18 definitions by infantryscoming

Army term that refers to:

1. someone who steals other soldiers food in the barracks
2. someone who eats too much, usually equivalent to calling them a fat-ass
Soldier 1: Where'd my fucking bag of beef jerky go?
Soldier 2: Bet Smith got it, he seems like a chowhound
by infantryscoming August 19, 2010

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Also known as "scrolling the road". A term in the US Army Infantry for the techinique to cross a linear danger area (Army code for a road).

It originated in the 75th Ranger Regiment. Each Army unit wears the unit patch on the left shoulder. The 75th's patch is a scroll, and the act of "scroll to the road" involves keeping the shoulder with your scroll toward the road. As long as soldiers on both sides of the road do this someone will always be watching in both directions a vehicle could approach from.

So for an infantry unit a road, unless in wide open terrain, is a substantial threat. Enemy can advance on you quickly, and while half the unit is on the near side & half on the far side you run a much greater risk of having your forces cut in 2.

When the order to scroll the road is given Man #1 in the formation comes up to the road & takes a knee keeping his weapon oriented down the road. Man #2 will kneel beside him & tap him on the shoulder as an indication he now has the road covered. Man #1 crosses the road and takes a knee directing his fire the opposite direction up the road as Man #2. This continues until everyone is across.

If both men keep their scrolls to the road no one can ever get confused as to which side supposed to be looking up/down which direction of the road.
Team Leader: First Section is signaling back that they've cleared the far side.
Squad Leader: Scroll to the road.
by infantryscoming August 19, 2010

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LRS
Army term for Long Range Surveillance. In the Army a synonym for bad-ass, also used to mean "sneak up on someone"

There are 2 types: LRS-D and LRS-C.

LRS-D is a unit at the Division headquarters level, LRS-C at the Corps HQ level. LRS-D units can operate 50 kilometers forward of friendly forces, LRS-C 150 kilometers.

There are six major types of LRSU missions. They are surveillance, reconnaissance, target acquisition, damage assessment, terrain and weather reporting, and collateral activities.
Soldier 1: "After Ranger school got my ass transfered to LRS."
Soldier 2: "That's balls-out insane bitch. Must be nice, I fucking hate you."
by infantryscoming August 06, 2010

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Army slang for someone in the Air Defense function. Equivalent use to the way an infantryman is called a Knuckle Dragger or artillerymen is called a gun bunny except this nickname wasn't defined in Urban Dictionary yet so there ya go.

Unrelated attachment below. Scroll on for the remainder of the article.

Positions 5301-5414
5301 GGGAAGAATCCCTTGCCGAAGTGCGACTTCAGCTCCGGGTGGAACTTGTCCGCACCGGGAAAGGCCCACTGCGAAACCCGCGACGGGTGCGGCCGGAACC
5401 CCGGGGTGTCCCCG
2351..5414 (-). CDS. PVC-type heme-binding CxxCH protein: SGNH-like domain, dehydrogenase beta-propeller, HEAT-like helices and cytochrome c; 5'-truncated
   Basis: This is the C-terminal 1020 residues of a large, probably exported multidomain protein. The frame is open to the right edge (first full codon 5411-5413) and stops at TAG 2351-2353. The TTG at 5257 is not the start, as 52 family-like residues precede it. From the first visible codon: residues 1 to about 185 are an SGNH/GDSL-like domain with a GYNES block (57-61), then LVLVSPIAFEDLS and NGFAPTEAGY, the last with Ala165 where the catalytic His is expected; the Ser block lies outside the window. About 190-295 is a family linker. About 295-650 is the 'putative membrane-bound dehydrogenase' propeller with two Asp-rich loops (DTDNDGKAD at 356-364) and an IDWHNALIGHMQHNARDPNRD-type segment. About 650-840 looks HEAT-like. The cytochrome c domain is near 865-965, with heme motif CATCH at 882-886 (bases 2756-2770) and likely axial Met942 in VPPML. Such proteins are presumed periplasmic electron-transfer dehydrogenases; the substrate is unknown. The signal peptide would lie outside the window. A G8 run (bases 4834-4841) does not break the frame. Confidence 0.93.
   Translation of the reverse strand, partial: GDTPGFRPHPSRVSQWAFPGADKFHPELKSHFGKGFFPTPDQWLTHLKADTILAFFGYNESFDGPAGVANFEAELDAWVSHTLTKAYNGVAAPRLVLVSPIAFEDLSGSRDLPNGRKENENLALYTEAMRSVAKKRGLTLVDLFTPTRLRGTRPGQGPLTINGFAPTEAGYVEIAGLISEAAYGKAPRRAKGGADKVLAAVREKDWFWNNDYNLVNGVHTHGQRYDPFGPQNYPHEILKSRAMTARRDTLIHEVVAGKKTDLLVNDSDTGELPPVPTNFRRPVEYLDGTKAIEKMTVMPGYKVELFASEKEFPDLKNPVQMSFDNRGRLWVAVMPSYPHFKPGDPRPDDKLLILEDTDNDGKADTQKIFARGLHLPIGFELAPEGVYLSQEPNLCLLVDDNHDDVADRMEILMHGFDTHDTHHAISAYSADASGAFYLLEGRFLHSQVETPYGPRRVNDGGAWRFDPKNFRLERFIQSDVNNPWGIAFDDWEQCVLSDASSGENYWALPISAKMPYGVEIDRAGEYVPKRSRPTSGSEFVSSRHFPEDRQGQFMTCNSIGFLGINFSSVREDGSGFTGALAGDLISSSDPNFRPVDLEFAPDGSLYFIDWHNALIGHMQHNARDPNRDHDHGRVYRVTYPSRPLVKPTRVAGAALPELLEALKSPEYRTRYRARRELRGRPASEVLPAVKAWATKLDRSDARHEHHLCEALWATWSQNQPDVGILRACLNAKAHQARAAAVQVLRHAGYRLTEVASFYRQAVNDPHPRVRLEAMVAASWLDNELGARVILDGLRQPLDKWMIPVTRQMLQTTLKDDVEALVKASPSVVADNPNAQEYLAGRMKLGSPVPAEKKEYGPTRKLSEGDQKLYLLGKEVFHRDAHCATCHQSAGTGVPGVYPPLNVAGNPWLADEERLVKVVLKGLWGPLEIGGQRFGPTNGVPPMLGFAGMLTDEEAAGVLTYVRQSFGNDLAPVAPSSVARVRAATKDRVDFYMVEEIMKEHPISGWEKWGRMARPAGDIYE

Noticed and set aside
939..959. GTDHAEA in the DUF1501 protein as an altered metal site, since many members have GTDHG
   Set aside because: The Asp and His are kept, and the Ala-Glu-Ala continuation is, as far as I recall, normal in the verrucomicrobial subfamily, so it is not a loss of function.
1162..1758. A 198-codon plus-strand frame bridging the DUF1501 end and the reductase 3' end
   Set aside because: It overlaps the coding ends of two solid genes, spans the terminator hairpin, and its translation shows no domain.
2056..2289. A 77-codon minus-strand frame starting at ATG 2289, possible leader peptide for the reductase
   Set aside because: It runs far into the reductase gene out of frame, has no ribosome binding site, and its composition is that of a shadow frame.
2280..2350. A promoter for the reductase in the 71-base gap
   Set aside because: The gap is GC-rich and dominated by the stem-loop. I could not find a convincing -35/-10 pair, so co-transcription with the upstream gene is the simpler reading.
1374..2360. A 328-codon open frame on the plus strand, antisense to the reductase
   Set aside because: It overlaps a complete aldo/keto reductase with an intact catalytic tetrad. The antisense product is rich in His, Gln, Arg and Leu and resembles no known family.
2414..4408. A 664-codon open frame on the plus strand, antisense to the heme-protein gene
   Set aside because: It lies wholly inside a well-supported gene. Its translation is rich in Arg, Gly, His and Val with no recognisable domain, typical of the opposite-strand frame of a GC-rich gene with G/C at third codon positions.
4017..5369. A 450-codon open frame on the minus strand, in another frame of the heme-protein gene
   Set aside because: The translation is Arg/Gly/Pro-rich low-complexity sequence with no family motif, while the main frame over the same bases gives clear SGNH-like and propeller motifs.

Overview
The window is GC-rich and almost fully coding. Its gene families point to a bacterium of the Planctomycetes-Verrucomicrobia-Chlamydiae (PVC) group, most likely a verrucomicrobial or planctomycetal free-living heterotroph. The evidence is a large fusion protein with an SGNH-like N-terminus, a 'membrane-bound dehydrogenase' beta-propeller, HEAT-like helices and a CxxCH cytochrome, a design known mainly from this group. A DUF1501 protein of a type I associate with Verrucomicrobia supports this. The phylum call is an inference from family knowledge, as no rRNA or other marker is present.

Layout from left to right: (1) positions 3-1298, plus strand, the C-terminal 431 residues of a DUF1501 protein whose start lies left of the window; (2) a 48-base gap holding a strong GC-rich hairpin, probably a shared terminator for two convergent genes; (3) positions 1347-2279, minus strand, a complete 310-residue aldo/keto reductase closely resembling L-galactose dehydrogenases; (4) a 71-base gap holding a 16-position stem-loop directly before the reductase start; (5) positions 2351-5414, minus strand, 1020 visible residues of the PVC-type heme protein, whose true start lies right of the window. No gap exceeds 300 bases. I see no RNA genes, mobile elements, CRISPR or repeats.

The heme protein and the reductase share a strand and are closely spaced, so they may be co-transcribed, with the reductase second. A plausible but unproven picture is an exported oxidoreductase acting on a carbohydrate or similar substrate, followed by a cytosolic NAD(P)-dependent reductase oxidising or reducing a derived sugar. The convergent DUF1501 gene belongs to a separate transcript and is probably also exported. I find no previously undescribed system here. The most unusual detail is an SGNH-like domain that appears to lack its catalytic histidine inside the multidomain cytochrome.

Soldier 1: I spent my time on a Patriot.

Soldier 2: You were a fucking duck hunter?
by infantryscoming August 19, 2010

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Army term meaning to use someone else to draw fire or draw the enemy's attention. Sabot is the main gun round on a tank. Using someone as a sabot sucker means you're intentionally sending them to do something that will cause them to get shot (usually by a tank).

So if you were in a training exercise and wanted to know where the enemy was hiding you might send one vehicle into the open. Once they're fired on you now know where the enemy is. That vehicle would be a Sabot Sucker. You might also use a sabot sucker to draw attention in a different direction so you can sneak around another way, etc.

Many times at the National Training Center at Ft. Irwin, CA active duty Army units are assigned a National Guard unit to go through the rotation with them. It's common practice to send the useless National Guard units first as sabot suckers. NOTE = Anyone to be used as a sabot sucker will be decieved into thinking their role is critical when really its a diversion.
Army Captain: We've been very impressed with your unit, we want YOU to lead the charge. You'll be the tip of the spear, the point element in our critical advance.
National Guard Captain: YES! We've been training all year for this, we won't let you down.

Army Captain (under breath): see ya Sabot Sucker.
by infantryscoming August 19, 2010

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Informal Army doctrine term describing firing a tank main gun round down the center of a road. This type round creates a vortex of air and sucks enemy infantry towards it (and into the road) to be more easily engaged by waiting Bradley Fighting Vehicles, friendly infantry or Abrams co-axial machine gun fire. Named after an Army 1LT Kelo who first utilized the practice in Iraq in 2003.
Soldier #1: "Heard the boys over in 2-7 Infantry got so super pissed off finally they did a Kelo clearing on Sadr City."

Soldier #2: "What a freakin' rage kill, that's awesome. Sometimes you gotta drop a lightning bolt of carnage ... screw that ducking behind buildings taking pot shots man."
by infantryscoming August 06, 2010

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Army term referring to the commander of a unit. Usually used for a colonel or general, but can be used for a captain (who would be a company commander). Since most company commanders are still in their 20's in the Army though this isn't a common use.

Its usually a term of respect, but many times just used as to refer to the commander without any judgement of respect or disrespect. NOTE = this term is never used in the presence of the old man / commander.
Soldier 1: I heard someone call the barracks to attention, sup dawg?

Soldier 2: Sarge said go straighten your shit up, looks like the old man stopped in unexpectedly.
by infantryscoming August 19, 2010

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